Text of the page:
Analysis estimated that every standard deviation of cortical thinning (reduced brain tissue) was associated with a nearly tripled risk of cognitive decline.

The 84 individuals for whom amyloid-beta levels in the cerebrospinal fluid were available also revealed that 60% of the high-risk group had levels consistent with the presence of Alzheimer's pathology, compared to 36% of those at average risk and 19% of those at low risk.

The findings extend and confirm the evidence that brain atrophy in specific regions is a biomarker for developing Alzheimer’s.

Reference: 

[2709] Dickerson, B. C., & Wolk D. A.
(2012).  MRI cortical thickness biomarker predicts AD-like CSF and cognitive decline in normal adults.
Neurology. 78(2), 84 - 90.

Dickerson BC, Bakkour A, Salat DH, et al. 2009. The cortical signature of Alzheimer’s disease: regionally specific cortical thinning relates to symptom severity in very mild to mild AD dementia and is detectable in asymptomatic amyloidpositive individuals. Cereb Cortex;19:497–510.

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Brain starts shrinking long before Alzheimer's appears

June, 2011

A study following older adults for more than a decade has found that neural volume in specific brain regions markedly predicted later development of Alzheimer’s.

A long-term study of older adults with similar levels of education has found that those with the thinnest cerebral cortex in specific brain regions were the most likely to develop dementia. Among those in whom these signature brain areas were the thinnest at the beginning of the study, 55% developed dementia over the next decade, compared with 20% of those with average cortical thickness and none of those in whom cortical thickness was above average. Those with the thinnest cortical areas also developed Alzheimer's significantly faster.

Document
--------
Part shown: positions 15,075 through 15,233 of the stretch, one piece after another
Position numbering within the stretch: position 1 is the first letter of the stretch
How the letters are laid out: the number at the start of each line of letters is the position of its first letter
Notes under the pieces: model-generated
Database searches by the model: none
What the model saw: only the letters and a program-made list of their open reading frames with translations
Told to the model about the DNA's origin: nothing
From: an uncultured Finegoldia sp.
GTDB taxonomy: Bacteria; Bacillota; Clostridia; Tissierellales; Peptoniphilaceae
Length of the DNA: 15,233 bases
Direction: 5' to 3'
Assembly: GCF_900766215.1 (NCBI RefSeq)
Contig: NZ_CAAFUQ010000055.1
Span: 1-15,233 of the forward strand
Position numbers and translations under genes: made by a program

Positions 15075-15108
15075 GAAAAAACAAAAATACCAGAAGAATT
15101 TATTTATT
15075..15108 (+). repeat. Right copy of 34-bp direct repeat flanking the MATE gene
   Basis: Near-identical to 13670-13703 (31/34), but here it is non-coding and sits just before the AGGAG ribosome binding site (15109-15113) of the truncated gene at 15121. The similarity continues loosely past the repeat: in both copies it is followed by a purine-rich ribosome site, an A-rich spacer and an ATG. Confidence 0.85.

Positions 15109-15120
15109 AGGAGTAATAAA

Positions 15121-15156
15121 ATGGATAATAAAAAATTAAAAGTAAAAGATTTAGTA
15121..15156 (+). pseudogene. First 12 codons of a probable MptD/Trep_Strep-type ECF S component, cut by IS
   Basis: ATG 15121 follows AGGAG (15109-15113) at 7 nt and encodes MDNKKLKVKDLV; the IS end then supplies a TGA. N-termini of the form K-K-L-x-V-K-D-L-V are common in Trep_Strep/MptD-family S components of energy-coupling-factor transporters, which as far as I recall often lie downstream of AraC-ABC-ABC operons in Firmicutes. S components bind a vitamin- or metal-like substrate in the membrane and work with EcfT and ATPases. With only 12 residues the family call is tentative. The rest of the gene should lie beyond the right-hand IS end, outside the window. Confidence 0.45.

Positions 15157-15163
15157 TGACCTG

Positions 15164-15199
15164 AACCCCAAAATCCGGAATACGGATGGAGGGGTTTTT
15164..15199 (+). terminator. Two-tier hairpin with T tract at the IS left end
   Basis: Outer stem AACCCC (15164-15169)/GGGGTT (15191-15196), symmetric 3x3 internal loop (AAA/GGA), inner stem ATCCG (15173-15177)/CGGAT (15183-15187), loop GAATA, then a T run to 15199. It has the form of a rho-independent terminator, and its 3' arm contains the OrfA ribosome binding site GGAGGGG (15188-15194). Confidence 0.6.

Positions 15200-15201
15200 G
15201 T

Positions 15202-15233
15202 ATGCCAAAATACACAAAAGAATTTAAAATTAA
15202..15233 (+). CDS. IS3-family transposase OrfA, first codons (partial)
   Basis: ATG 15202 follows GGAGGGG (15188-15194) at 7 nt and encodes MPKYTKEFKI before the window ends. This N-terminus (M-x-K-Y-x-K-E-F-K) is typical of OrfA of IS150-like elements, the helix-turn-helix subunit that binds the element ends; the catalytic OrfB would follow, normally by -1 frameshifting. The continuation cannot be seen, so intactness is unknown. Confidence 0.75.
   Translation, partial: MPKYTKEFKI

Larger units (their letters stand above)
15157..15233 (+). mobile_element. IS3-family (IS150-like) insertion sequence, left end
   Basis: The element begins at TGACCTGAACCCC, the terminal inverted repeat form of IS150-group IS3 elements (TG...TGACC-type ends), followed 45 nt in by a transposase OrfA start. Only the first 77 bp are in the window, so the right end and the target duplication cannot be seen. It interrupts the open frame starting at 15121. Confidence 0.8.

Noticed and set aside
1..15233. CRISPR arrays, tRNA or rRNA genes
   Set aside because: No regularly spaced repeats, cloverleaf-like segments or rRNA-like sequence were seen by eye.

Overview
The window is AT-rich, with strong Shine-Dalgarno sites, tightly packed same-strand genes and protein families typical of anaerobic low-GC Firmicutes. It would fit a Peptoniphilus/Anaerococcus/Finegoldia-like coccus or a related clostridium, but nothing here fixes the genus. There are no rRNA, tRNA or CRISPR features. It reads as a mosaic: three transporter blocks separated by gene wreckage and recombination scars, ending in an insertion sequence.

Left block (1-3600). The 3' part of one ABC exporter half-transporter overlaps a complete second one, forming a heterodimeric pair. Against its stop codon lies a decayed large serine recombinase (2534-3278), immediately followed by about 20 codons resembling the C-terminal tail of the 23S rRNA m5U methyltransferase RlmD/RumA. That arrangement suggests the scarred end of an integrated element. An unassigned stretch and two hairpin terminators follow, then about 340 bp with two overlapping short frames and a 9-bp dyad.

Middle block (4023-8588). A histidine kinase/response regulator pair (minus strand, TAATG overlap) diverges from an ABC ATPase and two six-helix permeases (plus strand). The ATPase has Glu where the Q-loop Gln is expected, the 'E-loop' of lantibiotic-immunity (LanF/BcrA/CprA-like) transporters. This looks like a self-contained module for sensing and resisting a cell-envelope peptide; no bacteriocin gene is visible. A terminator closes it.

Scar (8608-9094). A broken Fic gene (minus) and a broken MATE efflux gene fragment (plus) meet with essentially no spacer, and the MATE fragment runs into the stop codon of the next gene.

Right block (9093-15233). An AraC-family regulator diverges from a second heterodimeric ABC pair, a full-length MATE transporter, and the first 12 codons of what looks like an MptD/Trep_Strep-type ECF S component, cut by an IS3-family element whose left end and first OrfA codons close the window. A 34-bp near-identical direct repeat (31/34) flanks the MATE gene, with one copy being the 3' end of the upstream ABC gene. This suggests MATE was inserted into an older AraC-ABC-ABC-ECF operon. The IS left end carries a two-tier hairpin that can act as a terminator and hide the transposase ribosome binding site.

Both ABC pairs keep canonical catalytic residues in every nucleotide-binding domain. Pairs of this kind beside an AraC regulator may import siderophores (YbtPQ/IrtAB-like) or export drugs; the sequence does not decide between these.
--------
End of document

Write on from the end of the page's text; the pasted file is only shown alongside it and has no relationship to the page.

The study involved two independent samples. In the first group, 33 people were followed for an average of 11 years, during which time eight developed Alzheimer's. In the second group, 32 people were followed for an average of seven years, and seven of them developed the disease. (So 23% developed Alzheimer’s in total.) Participants were divided into three groups based on cortical thickness in the key areas: 11 had the lowest levels, 9 had the highest, and 45 were average.

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Predicting memory loss in healthy older adults

February, 2011

Having the ‘Alzheimer’s gene’ and showing reduced brain activity during a mental task combined to correctly predict future cognitive decline in 80% of healthy elders.

In a study in which 78 healthy elders were given 5 different tests and then tested for cognitive performance 18 months later, two tests combined to correctly predict nearly 80% of those who developed significant cognitive decline. These tests were a blood test to identify presence of the ‘Alzheimer’s gene’ (APOE4), and a 5-minute fMRI imaging scan showing brain activity during mental tasks.

The gene test in itself correctly classified 61.5% of participants (aged 65-88; mean age 73), showing what a strong risk factor this is, but when taken with activity on the fMRI test, the two together correctly classified 78.9% of participants. Age, years of education, gender and family history of dementia were not accurate predictors of future cognitive decline. A smaller hippocampus was also associated with a greater risk of cognitive decline.

These two tests are readily available and not time-consuming, and may be useful in identifying those at risk of MCI and dementia.

Reference: 

Woodard, J.L.  et al. 2010. Prediction of Cognitive Decline in Healthy Older Adults using fMRI. Journal of Alzheimer’s Disease, 21 (3), 871-885.